The UK is an island nation, separated from continental Europe by
the English Channel, from Scandinavia by the North Sea, and from
neighboring Ireland (including the territory of Northern Ireland)
by the Irish Sea. The largest island, Great Britain, is a little
more than 900 kilometers (about 600 miles) from north to south,
and encompasses England, Scotland, and Wales.
Extensive groups of smaller islands lie off Scotland's north and
west coasts, including the rocky and remote Shetlands, Orkneys,
and Western Isles. The Isle of Man in the Irish Sea, and the Channel
Islands in the English Channel, are semi-autonomous dependencies,
while the Isle of Wight, off the southern coast, enjoys the status
of a county.
The Atlantic Ocean has a significant effect on Britain's climate.
Although the British Isles are as far north in latitude as Labrador
in Canada, they have a mild climate throughout the year. This is
due to the Gulf Stream, a current of warm water that flows up from
the Caribbean past Britain.
Prevailing southwesterly winds moving across this warmer water bring
moisture and moderating temperatures to the British Isles. The surrounding
waters are moderate with temperatures all year-round, making the
UK warmer in winter and cooler in summer than other areas at the
Great Britain's western coast tends to be warmer than the eastern
coast, and the southern regions tend to be warmer than the northern
regions. The annual temperature in the far north of Scotland is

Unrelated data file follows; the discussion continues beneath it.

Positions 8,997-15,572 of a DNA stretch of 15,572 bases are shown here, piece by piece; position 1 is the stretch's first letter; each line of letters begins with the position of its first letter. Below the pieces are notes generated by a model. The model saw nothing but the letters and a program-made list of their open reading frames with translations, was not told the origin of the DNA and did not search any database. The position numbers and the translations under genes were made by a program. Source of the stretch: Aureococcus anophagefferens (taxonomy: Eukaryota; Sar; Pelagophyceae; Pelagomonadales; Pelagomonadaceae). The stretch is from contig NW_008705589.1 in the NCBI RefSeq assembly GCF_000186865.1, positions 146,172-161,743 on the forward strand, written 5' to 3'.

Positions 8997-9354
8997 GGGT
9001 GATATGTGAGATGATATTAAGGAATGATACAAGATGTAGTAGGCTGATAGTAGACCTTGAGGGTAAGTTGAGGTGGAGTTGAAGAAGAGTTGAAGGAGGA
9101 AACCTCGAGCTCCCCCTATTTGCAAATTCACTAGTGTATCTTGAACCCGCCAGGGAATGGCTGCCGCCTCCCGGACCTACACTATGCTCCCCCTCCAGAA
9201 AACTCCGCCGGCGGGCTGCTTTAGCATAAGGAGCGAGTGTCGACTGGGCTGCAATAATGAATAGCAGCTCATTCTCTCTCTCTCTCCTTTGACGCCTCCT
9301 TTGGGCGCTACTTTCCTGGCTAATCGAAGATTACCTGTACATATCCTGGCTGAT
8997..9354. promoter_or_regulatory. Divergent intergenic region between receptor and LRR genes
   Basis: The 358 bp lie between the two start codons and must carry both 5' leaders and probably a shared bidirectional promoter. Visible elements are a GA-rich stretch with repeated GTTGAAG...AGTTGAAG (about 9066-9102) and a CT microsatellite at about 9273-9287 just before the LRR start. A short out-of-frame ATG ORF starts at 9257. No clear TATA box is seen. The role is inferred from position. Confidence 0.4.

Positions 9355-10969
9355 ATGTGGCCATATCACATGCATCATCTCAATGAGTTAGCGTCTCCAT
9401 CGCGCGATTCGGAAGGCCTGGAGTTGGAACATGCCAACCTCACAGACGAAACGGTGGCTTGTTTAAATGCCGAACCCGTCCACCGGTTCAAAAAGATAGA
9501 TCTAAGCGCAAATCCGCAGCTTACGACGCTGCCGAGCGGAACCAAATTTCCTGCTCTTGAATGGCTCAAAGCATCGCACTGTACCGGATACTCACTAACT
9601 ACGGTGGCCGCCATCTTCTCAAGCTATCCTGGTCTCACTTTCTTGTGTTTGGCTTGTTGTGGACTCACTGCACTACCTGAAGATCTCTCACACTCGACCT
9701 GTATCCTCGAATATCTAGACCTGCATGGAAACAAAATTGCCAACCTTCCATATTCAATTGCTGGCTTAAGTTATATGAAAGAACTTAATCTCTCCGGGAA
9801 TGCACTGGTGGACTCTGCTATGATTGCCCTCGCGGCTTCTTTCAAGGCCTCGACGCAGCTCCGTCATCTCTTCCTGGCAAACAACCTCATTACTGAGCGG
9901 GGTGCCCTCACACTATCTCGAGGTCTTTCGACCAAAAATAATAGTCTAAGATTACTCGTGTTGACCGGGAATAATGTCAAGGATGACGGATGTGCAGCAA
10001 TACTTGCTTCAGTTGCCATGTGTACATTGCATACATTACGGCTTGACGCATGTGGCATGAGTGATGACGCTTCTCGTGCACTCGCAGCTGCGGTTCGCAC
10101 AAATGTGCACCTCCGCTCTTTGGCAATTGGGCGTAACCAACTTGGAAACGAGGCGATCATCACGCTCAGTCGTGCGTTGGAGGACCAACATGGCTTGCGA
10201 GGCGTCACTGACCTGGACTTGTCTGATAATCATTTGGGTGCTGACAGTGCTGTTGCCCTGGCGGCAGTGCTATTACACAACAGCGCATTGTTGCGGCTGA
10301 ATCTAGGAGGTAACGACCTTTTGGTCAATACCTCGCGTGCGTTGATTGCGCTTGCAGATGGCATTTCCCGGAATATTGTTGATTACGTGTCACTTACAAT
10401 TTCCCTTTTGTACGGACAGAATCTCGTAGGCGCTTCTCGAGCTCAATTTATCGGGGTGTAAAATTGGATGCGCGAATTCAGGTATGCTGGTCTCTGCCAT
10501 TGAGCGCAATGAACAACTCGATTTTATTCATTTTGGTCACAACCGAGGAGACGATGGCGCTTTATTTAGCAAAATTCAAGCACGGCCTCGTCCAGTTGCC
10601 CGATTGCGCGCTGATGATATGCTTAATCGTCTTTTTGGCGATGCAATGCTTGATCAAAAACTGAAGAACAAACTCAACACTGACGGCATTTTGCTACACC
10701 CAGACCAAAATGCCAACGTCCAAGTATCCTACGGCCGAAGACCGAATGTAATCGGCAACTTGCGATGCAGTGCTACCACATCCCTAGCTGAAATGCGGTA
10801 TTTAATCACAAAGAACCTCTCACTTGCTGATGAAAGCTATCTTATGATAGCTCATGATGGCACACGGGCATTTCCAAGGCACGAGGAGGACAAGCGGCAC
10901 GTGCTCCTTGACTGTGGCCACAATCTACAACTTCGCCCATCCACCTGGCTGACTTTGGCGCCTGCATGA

6° C (43° F), and warmer in the southwestern England about 11° C(52°
In general, temperatures are ordinarily around 15° C (60° F) in
the summer and around 5° C (40° F) in the winter. Temperatures rarely
ever exceed 32° C (90° F) or drop below -10° C (14° F) anywhere
in the British Isles. In general,when the temperature dips below
0° C (32° F),frost are rare.
Winds blowing off the Atlantic Ocean bring clouds and large amounts
of moisture to the British Isles. Average annual precipitation is
more than 1000 mm (40 in), varying from the extremes of 5000 mm
(196 in) in the western Highlands of Scotland to less than 500 mm
(20 in) in the driest parts of East Anglia in England.
The western part of Britain receives much more moisture than the
eastern areas. It rains year-round, and in the winter the rain may
change to snow, particularly in the north. It snows infrequently
in the south, and when it does it is likely to be wet, slushy, and
short-lived. Southern Britain has experienced episodes of drought
in recent years, although historically these are rare occurrences.
Some regard these episodes as indicators of global climatic changes.